The Champions League has been the Achilles Heel of the successful span Manchester City has lived since 2011. Even though the club has had a dominant role in the Premier League and local cups, it has failed to achieve remarkable performances in the major clubs’ tournament in Europe. In this new version of the Champions League, we analyse tactically the surprising first game of one of the favourites teams, according to betting houses, to win the tournament.
FIRST HALF TACTICAL CONSIDERATIONS
Manchester City started the game with a not-so-surprising 4-3-3 formation, with David Silva and Ilkay Gündogan as inside midfielders flanking Fernandinho. The offensive line was formed by Sterling, Gabriel Jesus and Bernardo Silva, the latter with more responsibilities in the build-up compared to the other two. Although the initial tactical intention was in line with Pep Guardiola’s philosophy; high pressure, wide team and build-up through the inside midfielders, the big surprise came from the opposition.
Olympique Lyonnais started with a 4-4-1-1 formation, as has done in previous occasions against teams that use three forwards. But what stood out in the French team was the tactical intelligence to press the build-up phase of Manchester City. The team was positioned very high in the field but only used intense pressure when the ball reached Fernandinho, who is the man in charge to initiate the build-up phase of the team. Between Fekir and Depay they alternated Fernandinho’s pressure while the other stayed with the central defender that had the ball.
But the focus was not only to put pressure on the Brazilian when he received but also to block his main line of passes, David Silva and Ilkay Gündogan. Olympique Lyonnais even opted to leave the wingers, Sterling and Silva, with more space to receive, understanding that the natural flow for Manchester City was for the ball to go from Fernandinho to Silva or Gündogan. If the ball went wider before, they had enough time to reorganize the defence and block attacks on the side. The few times during the first half that David Silva has able to find a space to receive the ball he was able to generate danger. The case of Gündogan was more dramatic: while he averaged 72 passes per game the last year for Manchester City, he only gave 35 in this game, and he never attempted a shot (Source: Wyscout). Gündogan weak performance plus Bernardo Silva lack of verticality resulted in most positional attacks being executed on the left flank of the attack.
This setup was very successful for the French team as Manchester City felt very uncomfortable in the build-up phase, losing possession several times in the middle of the field. Moreover, the two goals scored against them came from the pressure put in Fernandinho that forced the Brazilian to lose the ball and ended up in the back of the net. And Manchester City had very few clear chances of scoring, most shots coming from crosses into the box or shots from outside it.
When Manchester City was able to execute a quick offensive transition and a counter-attack, the French defensive line was still well organized, with a 4-man line that gave them enough time to hold the attacking players and allow the rest of the team to move into defensive positions.
SECOND HALF TACTICAL CONSIDERATIONS
The second half saw a more defensive French team, using counter-attacks as their offensive weapon, and that allowed Manchester City to step forward and tactically position in a way they feel more comfortable in the field. The pressure received by Fernandinho faded and he was able to receive freely, turn around and provide more precise passes. This allowed the full-backs to play a couple of meters forward, moving offensively to a 2-3-2-3, with both wingers quickly swapping positions with the midfielders confusing the French defenders and creating good spaces both in the middle of the attack and both sides.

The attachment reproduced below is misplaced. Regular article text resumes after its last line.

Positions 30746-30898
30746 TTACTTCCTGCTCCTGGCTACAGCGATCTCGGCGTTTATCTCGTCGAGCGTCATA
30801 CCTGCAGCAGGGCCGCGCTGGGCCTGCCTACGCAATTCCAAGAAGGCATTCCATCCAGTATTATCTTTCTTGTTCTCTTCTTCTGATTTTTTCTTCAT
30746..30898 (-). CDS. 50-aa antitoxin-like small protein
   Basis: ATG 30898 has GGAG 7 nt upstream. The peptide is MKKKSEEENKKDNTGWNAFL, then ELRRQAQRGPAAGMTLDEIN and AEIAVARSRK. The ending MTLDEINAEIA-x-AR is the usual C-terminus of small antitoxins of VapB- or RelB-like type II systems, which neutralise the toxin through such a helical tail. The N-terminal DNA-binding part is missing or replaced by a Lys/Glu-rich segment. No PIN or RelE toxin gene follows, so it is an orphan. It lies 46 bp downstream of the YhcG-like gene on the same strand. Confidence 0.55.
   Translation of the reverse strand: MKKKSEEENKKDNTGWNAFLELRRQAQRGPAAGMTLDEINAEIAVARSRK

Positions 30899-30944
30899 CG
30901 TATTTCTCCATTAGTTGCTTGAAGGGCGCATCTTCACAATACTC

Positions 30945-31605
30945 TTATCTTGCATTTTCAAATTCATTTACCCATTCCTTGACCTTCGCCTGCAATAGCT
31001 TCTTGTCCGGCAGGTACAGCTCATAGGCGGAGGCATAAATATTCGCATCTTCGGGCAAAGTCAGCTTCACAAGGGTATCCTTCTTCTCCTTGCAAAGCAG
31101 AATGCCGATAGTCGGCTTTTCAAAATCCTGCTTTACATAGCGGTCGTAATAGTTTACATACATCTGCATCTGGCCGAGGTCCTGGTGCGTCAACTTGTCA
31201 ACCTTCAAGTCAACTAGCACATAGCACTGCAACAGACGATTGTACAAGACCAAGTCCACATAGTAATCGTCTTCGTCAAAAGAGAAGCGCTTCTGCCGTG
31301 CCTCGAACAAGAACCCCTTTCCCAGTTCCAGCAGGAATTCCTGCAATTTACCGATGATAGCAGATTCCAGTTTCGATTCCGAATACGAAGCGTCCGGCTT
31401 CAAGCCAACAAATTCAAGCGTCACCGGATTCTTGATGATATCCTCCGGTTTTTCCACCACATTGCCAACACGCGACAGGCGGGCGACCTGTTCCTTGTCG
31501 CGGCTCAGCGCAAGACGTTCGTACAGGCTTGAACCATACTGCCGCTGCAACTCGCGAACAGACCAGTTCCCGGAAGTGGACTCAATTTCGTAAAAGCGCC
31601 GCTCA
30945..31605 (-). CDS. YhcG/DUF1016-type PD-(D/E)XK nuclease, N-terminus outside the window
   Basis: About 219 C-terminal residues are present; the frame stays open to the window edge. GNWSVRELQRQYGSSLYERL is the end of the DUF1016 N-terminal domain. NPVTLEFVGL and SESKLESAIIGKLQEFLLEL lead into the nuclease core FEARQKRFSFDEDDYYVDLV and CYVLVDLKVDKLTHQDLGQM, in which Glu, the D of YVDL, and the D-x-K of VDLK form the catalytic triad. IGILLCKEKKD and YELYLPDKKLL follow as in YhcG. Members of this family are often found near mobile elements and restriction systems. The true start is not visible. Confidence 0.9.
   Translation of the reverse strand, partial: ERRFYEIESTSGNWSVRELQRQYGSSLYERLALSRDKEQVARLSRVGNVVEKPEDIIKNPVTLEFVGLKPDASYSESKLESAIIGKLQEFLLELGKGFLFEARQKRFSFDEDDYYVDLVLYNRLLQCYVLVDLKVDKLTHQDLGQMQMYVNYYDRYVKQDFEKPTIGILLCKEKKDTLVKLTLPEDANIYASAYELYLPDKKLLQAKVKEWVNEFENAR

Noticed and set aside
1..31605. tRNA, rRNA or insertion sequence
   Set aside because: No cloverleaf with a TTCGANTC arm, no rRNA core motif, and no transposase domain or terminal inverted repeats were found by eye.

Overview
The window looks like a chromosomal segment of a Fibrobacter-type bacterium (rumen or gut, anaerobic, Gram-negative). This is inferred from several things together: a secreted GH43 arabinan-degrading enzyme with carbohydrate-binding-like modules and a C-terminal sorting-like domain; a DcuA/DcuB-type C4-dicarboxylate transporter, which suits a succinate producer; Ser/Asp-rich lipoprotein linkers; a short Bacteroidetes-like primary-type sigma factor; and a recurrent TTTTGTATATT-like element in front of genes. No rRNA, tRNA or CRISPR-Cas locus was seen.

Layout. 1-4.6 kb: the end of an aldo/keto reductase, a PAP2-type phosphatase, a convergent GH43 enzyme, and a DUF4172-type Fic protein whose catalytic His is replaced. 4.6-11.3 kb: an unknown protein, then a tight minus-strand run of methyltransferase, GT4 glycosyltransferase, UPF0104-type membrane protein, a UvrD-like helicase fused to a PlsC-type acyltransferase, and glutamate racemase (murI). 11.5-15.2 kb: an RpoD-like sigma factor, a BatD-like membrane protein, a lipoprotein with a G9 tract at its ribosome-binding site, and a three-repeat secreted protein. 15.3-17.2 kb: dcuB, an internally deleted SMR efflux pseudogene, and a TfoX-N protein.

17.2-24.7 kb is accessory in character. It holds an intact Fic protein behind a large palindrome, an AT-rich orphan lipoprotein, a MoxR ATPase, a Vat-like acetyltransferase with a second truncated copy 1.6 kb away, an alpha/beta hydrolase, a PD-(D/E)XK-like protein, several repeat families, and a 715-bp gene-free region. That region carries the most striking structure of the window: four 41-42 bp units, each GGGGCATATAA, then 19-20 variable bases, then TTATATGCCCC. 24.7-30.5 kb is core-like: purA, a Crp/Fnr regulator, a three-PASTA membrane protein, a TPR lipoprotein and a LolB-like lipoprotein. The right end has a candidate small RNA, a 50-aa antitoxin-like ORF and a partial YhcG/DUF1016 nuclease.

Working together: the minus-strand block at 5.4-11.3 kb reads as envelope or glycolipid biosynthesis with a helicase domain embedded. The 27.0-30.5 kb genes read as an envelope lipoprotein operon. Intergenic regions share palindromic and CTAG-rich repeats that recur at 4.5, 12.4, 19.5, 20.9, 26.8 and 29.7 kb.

Sane inclusion in the game gave Manchester City broader alternatives on both sides of the attack and allowed Bernardo Silva to play a few meters behind, where he feels more comfortable facing the opponents with the ball, and not playing back to them.
The 4-man midfield line of Olympique Lyonnais stayed a couple of meters behind the midfield line compared to the first half that were playing a few meters inside Manchester City half. Delph and Walker had more space to move forward and were an important offensive tool to drag French defenders into the sidelines, along with Agüero and both wingers, opening spaces through the middle that were correctly exploited by David Silva, Fernandinho and Bernardo Silva.
This resulted in a second half played mostly on Olympique’s half, with high possession by Manchester City and more scoring opportunities, although most of them were shots from outside the box that didn’t create much danger. The few dangerous occasions came from personal attempts more than a collective game, and that was the main weakness of Pep’s team in their Champions League debut.
Although possession belonged to Manchester City, the game was played the way Olympique Lyonnais wanted, especially during the first half, and Manchester City is not used to be told how a game has to be played. Physically the game was very demanding for the away team and in the second half Manchester City felt more comfortable playing closer Lopes goal, but without actually displaying the dose of collective football we are used to. The result is disappointing for Pep’s team but they still have a long way ahead to improve.